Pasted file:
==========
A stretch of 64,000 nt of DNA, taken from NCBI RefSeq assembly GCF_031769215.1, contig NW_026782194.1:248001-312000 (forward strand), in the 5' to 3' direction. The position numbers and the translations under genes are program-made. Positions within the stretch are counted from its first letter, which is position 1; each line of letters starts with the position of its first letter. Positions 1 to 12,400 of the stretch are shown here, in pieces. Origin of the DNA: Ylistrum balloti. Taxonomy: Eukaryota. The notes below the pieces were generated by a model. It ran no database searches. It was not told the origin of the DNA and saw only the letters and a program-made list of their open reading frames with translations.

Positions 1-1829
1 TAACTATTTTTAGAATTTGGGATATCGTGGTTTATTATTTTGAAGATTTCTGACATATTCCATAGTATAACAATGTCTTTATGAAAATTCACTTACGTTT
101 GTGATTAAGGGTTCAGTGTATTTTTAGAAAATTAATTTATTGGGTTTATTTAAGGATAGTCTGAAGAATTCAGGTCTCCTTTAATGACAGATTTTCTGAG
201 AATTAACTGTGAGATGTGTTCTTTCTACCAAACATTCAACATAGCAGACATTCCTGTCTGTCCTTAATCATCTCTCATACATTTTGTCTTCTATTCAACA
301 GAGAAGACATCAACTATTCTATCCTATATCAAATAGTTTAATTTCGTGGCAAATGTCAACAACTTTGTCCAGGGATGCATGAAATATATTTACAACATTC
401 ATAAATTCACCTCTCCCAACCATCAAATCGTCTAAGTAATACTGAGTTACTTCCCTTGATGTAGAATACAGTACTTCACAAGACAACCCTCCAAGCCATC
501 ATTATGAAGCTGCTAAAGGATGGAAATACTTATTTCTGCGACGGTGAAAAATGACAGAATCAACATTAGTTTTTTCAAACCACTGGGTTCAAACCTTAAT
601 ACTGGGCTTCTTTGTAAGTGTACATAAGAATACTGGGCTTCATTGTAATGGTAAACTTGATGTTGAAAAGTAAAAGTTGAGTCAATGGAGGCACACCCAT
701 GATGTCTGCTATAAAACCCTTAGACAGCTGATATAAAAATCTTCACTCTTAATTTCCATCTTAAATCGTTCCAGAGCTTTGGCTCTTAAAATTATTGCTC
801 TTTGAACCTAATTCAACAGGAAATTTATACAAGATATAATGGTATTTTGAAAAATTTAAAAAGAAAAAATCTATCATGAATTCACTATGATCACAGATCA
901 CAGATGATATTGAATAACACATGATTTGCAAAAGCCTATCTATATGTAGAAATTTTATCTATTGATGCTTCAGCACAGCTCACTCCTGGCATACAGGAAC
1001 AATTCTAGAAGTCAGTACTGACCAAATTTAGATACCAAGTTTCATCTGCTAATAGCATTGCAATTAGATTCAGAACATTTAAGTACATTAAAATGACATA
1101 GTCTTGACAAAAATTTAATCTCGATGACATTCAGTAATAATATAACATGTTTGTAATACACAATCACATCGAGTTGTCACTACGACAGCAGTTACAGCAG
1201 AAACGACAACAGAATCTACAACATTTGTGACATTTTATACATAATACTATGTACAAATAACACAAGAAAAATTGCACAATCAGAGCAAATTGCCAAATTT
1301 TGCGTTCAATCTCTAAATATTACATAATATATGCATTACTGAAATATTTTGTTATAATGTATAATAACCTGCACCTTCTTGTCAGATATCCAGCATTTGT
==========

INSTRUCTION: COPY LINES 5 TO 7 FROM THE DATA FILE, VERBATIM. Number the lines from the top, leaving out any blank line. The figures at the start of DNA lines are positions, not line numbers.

201 AATTAACTGTGAGATGTGTTCTTTCTACCAAACATTCAACATAGCAGACATTCCTGTCTGTCCTTAATCATCTCTCATACATTTTGTCTTCTATTCAACA
301 GAGAAGACATCAACTATTCTATCCTATATCAAATAGTTTAATTTCGTGGCAAATGTCAACAACTTTGTCCAGGGATGCATGAAATATATTTACAACATTC
401 ATAAATTCACCTCTCCCAACCATCAAATCGTCTAAGTAATACTGAGTTACTTCCCTTGATGTAGAATACAGTACTTCACAAGACAACCCTCCAAGCCATC